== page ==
“On My Block”

It is inevitable that all good things will come to an abrupt end. But it was hard for me to let go of my Freeridge friends: Monse and Cesar, Jamal Jasmine, Jasmine, Jasmine, Jamal, Jasmine, Ruby. Netflix’s “On My Block” wrapped its final season this fall, after four seasons that explore the inner lives of Black and brown teens in South Los Angeles. With the cast really displaying their chemistry, this season was funny and heartbreaking at points. Jamal (Brett Gray) and Jasmine (Jessica Marie Garcia) got to flex their comedic prowess more than ever; Ruby (Jason Genao) got to be a horny AF teen on-screen; and everyone who was still ’shipping Cesar (Diego Tinoco) and Monse (Sierra Capri) got their wish, at least for a moment. Though the series is over, I’m looking forward to the spinoff, which is set to follow a whole new crew. —Erin E. Evans


From “Chicas de Cable” to “La Casa de Papel,” “Gran Hotel,” and more, Netflix’s Spanish-language programming is on another level. The hit teen drama “Elite” is where “Degrassi” meets “Gossip Girl” meets “How to Get Away With Murder.” The series begins when three working-class students must transfer to Las Encinas, an exclusive private academy filled with the children of Spain’s most elite. Culture clashes ensue between these two groups. They incite feuds about wealth, sexuality, Islamophobia, and many other topics. The end result is a string of deadly murders. The plot thickened in Season 4, which was published on June 18. A new principal assumed control of Las Encinas and brought his mischievous, unassuming children along. The fourth season of “Elite” was an interesting journey that explored issues such as digital grooming and assault. I only wish they would have reintroduced Black characters. Ahead of the holidays, “Elite” is releasing another installment of historias breves, giving fans a sneak peek of fresh faces that we’ll see on campus. While Season 5 is on the way, the series has already been renewed for a Season 6 — and I can’t wait to watch. —Ruth Etiesit Samuel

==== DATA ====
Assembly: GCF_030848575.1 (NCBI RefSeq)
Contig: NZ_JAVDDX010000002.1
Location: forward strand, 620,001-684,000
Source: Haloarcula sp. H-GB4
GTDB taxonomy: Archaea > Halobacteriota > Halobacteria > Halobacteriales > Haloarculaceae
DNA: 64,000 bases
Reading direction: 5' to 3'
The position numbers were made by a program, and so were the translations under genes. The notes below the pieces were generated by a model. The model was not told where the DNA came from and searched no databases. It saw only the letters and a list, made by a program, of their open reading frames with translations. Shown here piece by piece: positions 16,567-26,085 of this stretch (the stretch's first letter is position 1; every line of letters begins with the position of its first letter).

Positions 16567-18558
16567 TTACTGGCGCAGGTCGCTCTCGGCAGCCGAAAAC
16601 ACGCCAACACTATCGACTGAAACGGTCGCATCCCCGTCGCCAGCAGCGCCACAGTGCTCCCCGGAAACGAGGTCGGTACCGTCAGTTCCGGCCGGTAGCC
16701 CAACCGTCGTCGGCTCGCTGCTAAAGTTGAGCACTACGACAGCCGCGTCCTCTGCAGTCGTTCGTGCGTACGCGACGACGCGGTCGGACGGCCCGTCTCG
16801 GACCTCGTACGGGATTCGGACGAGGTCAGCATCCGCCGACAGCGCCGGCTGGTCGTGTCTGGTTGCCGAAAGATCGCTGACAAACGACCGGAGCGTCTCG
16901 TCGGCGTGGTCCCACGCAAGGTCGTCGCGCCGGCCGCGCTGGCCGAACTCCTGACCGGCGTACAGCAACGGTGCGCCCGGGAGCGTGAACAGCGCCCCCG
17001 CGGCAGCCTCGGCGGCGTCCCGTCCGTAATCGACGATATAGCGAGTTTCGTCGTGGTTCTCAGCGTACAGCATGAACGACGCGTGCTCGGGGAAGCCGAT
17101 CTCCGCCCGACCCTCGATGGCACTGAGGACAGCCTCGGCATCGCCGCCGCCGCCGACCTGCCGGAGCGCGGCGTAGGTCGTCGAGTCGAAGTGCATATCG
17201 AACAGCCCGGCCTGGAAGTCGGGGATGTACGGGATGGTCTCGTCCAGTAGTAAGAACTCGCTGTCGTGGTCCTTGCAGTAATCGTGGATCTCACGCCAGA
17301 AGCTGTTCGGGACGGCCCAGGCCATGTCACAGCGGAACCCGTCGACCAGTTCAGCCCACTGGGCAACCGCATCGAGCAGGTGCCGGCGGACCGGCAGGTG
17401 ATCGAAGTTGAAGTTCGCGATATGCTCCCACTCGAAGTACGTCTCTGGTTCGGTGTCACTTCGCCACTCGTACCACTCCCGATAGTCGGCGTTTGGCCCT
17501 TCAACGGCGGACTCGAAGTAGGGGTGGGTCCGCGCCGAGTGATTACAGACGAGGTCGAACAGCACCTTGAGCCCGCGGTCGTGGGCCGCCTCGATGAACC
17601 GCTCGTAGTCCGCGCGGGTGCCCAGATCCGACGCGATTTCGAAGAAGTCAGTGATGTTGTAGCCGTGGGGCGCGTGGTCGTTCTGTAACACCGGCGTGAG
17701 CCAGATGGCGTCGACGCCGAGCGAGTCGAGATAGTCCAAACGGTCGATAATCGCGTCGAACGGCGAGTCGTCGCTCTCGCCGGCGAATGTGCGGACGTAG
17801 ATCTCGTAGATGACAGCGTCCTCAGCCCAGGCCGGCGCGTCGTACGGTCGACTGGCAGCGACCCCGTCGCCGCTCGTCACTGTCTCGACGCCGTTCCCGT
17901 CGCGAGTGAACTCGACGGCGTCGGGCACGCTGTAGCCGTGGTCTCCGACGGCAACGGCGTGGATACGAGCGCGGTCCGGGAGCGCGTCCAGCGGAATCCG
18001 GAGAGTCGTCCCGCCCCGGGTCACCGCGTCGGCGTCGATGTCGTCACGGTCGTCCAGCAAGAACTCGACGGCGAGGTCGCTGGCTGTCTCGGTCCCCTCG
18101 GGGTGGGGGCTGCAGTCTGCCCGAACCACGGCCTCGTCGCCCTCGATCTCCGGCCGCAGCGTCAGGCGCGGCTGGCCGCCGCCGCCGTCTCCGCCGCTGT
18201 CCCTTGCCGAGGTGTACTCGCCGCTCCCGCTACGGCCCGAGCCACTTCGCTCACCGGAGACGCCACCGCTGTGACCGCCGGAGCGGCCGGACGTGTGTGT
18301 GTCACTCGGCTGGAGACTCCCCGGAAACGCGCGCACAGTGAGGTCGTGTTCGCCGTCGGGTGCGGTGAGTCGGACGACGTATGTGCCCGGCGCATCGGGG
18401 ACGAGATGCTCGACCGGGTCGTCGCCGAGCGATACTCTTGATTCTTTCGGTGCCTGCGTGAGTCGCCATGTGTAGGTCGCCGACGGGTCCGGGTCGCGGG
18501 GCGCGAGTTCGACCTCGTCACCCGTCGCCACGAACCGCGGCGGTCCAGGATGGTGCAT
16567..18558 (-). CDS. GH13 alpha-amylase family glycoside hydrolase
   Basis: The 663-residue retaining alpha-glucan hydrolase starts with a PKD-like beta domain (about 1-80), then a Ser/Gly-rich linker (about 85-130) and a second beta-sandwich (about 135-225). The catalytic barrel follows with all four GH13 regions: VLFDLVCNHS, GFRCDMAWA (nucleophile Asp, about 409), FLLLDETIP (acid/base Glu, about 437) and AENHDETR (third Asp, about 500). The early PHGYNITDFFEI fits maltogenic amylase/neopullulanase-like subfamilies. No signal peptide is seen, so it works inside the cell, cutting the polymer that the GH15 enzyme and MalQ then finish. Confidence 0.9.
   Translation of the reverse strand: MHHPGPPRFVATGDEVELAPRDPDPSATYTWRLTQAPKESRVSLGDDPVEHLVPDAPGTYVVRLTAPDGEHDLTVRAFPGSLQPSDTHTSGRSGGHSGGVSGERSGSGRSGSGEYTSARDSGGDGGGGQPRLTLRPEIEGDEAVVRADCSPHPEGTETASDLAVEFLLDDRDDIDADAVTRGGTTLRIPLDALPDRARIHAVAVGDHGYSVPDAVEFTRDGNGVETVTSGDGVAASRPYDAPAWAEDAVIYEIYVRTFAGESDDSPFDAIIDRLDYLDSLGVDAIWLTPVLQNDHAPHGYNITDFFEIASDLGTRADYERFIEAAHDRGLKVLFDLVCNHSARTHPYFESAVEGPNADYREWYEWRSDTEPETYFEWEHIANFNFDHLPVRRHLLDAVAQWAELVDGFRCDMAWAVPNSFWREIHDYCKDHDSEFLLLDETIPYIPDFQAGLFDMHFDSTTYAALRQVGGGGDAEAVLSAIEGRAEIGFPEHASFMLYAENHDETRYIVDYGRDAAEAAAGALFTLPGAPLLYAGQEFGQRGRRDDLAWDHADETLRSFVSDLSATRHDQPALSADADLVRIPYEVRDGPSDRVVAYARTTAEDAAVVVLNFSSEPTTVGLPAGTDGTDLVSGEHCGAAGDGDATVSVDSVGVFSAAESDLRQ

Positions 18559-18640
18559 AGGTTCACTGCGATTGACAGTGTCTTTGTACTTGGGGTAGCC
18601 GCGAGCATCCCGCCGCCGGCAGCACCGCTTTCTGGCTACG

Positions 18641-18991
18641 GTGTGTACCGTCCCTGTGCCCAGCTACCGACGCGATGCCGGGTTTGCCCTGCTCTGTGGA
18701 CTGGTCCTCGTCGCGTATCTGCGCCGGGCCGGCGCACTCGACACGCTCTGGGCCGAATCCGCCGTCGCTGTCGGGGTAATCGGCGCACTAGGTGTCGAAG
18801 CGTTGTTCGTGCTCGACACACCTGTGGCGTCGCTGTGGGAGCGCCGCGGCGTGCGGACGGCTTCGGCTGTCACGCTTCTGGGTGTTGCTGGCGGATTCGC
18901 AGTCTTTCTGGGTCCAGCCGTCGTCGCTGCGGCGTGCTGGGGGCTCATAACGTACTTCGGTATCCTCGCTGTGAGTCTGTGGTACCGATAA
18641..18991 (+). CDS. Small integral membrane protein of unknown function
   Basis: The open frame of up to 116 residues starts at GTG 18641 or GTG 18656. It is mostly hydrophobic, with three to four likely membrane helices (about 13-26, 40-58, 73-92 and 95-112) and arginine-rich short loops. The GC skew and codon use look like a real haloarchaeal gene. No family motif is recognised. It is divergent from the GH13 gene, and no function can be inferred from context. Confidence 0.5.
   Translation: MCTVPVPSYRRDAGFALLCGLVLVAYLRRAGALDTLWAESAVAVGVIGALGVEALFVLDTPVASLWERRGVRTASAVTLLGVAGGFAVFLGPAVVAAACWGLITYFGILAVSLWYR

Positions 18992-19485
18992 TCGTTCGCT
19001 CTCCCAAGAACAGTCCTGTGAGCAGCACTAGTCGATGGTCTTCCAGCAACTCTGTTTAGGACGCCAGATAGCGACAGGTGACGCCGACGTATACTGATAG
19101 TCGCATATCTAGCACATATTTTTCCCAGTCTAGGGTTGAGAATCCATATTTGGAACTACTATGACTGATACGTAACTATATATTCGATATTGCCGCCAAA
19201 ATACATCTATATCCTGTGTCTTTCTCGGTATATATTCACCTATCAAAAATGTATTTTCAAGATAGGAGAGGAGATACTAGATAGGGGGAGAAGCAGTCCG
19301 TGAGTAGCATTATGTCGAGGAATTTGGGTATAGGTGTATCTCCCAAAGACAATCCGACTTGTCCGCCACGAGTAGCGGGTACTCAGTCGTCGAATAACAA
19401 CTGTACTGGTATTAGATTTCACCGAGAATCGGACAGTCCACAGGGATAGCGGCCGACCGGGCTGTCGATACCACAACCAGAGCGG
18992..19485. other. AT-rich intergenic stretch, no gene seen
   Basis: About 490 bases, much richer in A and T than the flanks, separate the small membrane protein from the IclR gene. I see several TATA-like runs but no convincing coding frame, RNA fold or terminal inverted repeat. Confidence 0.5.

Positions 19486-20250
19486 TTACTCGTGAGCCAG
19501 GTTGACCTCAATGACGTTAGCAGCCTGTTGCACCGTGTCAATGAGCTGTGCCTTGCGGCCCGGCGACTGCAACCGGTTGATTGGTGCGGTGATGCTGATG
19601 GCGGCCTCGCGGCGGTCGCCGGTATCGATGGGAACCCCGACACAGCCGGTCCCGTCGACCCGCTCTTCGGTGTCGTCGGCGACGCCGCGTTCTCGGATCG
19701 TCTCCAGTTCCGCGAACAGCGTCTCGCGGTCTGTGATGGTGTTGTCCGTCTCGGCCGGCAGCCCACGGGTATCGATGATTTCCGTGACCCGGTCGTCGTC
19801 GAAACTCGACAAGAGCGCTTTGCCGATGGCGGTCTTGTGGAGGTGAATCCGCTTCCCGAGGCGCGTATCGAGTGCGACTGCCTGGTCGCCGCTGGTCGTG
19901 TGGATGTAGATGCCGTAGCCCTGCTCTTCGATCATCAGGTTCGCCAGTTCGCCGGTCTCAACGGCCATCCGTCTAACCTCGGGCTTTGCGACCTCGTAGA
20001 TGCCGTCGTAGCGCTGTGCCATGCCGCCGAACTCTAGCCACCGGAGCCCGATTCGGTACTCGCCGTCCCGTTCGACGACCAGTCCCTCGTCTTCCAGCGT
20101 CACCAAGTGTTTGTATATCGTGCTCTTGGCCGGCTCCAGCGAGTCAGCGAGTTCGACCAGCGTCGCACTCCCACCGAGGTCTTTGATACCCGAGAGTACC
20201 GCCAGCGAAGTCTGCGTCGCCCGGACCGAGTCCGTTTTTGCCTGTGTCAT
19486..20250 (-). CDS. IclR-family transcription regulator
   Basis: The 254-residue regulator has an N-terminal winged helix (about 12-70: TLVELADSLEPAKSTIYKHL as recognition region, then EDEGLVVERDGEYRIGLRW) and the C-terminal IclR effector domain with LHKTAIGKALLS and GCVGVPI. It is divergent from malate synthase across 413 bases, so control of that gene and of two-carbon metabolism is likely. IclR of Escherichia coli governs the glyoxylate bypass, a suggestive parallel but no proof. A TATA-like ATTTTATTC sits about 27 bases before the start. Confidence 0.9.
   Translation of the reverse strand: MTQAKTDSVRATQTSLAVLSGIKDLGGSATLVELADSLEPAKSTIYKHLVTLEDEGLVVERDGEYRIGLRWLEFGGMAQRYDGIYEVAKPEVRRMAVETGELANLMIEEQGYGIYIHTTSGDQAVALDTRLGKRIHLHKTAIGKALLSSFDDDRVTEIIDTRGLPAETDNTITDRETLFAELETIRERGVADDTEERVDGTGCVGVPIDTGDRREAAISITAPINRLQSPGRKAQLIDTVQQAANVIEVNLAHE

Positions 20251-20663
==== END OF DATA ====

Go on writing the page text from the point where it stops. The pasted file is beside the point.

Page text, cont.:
How fitting is it that the question lingering throughout the final season of “Insecure” is “are we going to be OK?” Because, quite frankly, I don’t know if we will knowing that a show that’s been so groundbreaking and authentic is coming to an end. It’s bittersweet, really. We’ve watched these characters grow up (and stress us out along the way). This is evident now more than ever, as Issa and Molly enter new chapters in their lives which will require them to grow in ways that are challenging. This season of “Insecure” is special not only because rarely do we see celebrated Black TV have the luxury to end on its own terms, but it also feels like the beginning of a new era where we’ll get to see the talent who worked in front of and behind its cameras soar to new heights in TV. After five years, Issa Rae and Prentice Penny said it’s time to move “Onward, Okay?” —Taryn Finley

“Reservation Dogs”

The FX on Hulu Drama follows four Indigenous youth in Oklahoma as they pursue their big dreams and adventures. This wonderful FX on Hulu series, created by Taika Waititi & SterlinHarjo, blends coming-of-age and magical realism to create something truly transformative. The episodes are filled with whimsical stories, but also highlight serious problems facing Indigenous communities. They capture teenage anxiety beautifully and have a lot of fun. “Reservation Dogs” has also broken new ground behind the scenes. Harjo, the series’ showrunner, hired all Indigenous directors and writers for the show. Devery Jacobs is one of the show’s great stars. is also joining the writers room for the show’s upcoming second season. In addition, Harjo recently signed a deal with FXTo develop more projects from Indigenous creators. It’s way past time for this, but after decades of Native and Indigenous erasure in Hollywood, I’m hopeful more work like this will not only get to exist, but thrive. —Marina Fang

“All American”